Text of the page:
Human immunodeficiency virus (HIV) infection and the immune impairments it can lead to (acquired immune deficiency syndrome or AIDS) continue to be leading causes of morbidity and mortality globally. As of 2015, AIDS continues to be a top-ten cause of death among many low-income countries,1 and HIV infection continues to be a major public health problem worldwide, particularly among certain risk groups. Significant advancements have been made in our understanding of HIV prevention and treatment in recent years; however, the HIV/AIDS epidemic continues to present numerous unique behavioral, medical, and societal challenges that have made control of the epidemic difficult.
The June 5, 1981 issue of the Centers for Disease Control and Prevention’s (CDC’s) Morbidity and Mortality Weekly Report included a description of five cases of Pneumocystis carinii pneumonia (PCP) among previously healthy men who have sex with men in Los Angeles, California.2 These would become the first reports of AIDS. HIV was identified as the cause of AIDS in 1983.3,4 In the United States, incidence and prevalence of HIV and AIDS have been disproportionately high among men who have sex with men (MSM) since the beginning of the epidemic.5 Other groups have also experienced greater risk compared to the general population including injection drug users6,7 and, initially, persons with hemophilia and other blood transfusion recipients.8 The clustering of the epidemic among marginalized and minority populations, along with early fears and misunderstanding of how HIV is transmitted, has led to persistent stigma associated with HIV infection. Stigma continues to exacerbate disparities in HIV prevention and treatment outcomes.9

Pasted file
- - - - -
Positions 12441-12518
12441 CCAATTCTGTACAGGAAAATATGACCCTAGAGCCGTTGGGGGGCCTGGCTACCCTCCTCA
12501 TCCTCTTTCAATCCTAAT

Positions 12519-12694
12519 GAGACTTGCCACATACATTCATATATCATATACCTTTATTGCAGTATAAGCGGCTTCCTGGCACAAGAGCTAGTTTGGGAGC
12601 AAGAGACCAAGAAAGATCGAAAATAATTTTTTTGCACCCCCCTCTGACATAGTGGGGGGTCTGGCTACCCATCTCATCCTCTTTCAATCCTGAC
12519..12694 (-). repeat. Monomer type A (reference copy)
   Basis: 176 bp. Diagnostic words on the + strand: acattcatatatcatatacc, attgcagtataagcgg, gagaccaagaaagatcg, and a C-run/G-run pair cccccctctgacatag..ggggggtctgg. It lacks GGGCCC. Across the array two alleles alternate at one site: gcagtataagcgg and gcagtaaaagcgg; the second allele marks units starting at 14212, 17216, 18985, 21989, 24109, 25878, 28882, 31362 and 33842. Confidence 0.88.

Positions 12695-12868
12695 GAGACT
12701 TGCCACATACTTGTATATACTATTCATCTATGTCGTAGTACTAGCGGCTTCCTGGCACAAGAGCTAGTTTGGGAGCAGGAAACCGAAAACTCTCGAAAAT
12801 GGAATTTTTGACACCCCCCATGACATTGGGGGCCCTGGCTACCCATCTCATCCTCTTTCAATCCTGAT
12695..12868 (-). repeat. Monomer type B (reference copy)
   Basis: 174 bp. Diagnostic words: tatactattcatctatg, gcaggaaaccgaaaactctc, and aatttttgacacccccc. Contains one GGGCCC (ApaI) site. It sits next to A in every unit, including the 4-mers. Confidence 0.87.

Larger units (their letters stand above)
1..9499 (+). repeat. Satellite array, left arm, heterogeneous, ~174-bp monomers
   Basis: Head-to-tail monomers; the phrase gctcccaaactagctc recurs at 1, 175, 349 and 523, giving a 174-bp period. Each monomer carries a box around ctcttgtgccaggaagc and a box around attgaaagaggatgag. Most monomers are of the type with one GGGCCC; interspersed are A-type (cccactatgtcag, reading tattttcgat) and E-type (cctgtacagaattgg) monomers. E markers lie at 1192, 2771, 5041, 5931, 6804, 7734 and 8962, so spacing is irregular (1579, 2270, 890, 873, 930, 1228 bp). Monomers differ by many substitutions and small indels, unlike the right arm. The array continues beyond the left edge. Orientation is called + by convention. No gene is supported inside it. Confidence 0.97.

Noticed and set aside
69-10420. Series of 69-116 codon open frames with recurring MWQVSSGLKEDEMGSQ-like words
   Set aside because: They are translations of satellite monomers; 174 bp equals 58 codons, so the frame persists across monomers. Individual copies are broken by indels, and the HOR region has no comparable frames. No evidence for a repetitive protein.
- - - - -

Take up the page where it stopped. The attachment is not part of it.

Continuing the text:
In addition to stigma, several other factors specific to HIV/AIDS led to the rapid propagation of the epidemic. Because of the long incubation period from HIV infection until the onset of AIDS, HIV was able to circulate extensively before the clinical manifestations of AIDS led to its recognition as a public health problem. Factors that increased the spread of HIV included increases in the numbers of sexual partners and sexually transmitted diseases among substantial numbers of men who have sex with men, high rates of injection drug use with sharing of contaminated needles and syringes, and the utilization of clotting factor concentrates made from unheated plasma pooled from thousands of donors to treat hemophilia. These factors represented amplification systems that, in combination with the long incubation period for AIDS, allowed extensive transmission of HIV to occur even before the first clinical cases were discovered. The first antiretroviral drug (zidovudine) to treat HIV infection was not available until 1987,10 by which time the epidemic was widespread. Highly active antiretroviral therapy (HAART), which involves treating HIV-infected patients with a combination of antiretroviral drugs, became common practice for management of HIV in 1996.11,12 A cure continues to remain elusive.
Two strains of HIV have been identified: HIV-1 and HIV-2. HIV-1 is ...